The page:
Proposing Alternative Criteria for Choosing Indicators
So human rights principles would call for modulation of the application of openness and non-discrimination in the trading system. Indeed, the word “equitable” qualiﬁed the trading system being pursued in the MD, but was removed when formulating the target (OHCHR 2008, 45). More in contrast with human rights objectives than the language in the target may have been the way
many countries interpreted it; namely, as a call to conclude a new round of trade negotiations. The WTO “Development” Round, launched at the Ministerial Conference in Doha, Qatar, is considered one of the post-MD events that shaped MDG 8 (Herfkens 2008). The Doha round promised to put development concerns at the heart and to focus on redressing issues that were hindering developing countries’ prospects to use trade for development. However much the Round came to be associated with MDG 8,3 none of the trade-related indicators
called for a round of trade negotiations, and the target to “Develop further an open, rule-based, predictable, non-discriminatory trading… system” certainly admits interpretations that do not require a new multilateral round, or even further liberalization. To the contrary, a new round by deﬁnition would come with additional quid pro quos from developing countries. This could represent a departure from what MDG 8 indicators, focused on market access concessions by rich countries, prescribed. The choice of trade-related indicators in MDG 8, however, focuses attention on a number of beneﬁts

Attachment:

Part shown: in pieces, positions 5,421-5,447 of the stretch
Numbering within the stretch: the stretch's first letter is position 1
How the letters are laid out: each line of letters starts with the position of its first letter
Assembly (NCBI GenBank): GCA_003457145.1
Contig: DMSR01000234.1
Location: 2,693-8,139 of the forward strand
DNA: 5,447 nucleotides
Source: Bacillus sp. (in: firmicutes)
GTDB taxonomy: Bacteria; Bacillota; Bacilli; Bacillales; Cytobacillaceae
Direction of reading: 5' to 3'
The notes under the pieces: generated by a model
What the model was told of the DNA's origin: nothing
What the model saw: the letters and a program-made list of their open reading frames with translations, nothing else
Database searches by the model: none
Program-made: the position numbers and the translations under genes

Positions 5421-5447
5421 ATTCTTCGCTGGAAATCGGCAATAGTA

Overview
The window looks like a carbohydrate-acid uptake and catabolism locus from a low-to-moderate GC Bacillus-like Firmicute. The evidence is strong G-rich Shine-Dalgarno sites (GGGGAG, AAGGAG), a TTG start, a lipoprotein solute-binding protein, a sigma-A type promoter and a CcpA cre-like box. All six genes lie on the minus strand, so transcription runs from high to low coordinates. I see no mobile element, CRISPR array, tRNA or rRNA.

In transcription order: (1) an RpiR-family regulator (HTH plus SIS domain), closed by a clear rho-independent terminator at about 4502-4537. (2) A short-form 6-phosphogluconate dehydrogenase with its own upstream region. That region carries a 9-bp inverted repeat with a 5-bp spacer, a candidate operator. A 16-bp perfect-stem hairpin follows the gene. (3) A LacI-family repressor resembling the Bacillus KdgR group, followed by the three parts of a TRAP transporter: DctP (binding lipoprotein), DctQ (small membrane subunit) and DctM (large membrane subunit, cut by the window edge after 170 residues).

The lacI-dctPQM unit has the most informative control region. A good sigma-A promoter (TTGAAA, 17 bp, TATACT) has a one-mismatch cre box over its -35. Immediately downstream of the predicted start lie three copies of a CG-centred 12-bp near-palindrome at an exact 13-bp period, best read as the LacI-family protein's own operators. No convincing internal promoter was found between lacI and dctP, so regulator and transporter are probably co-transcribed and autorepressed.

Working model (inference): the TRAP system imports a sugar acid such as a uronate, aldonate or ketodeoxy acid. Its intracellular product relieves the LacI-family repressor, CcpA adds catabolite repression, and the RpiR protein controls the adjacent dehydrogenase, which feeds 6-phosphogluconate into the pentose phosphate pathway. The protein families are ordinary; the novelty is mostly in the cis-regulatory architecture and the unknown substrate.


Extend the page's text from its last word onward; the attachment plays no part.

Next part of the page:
for developing countries and least developed countries that, even if offered without demanding a reciprocal concession, are not necessarily guided by human rights priorities. Factors such as the number of jobs depending on certain sectors in the favored countries could be a lot more important than the number of tariff lines that are non-dutiable, but they receive no attention in the indicators. Human rights impact assessments could be a useful tool to determine which of the trade concessions a country might receive that would be the most supportive of human rights in a particular country context, but they are not mentioned within the indicators.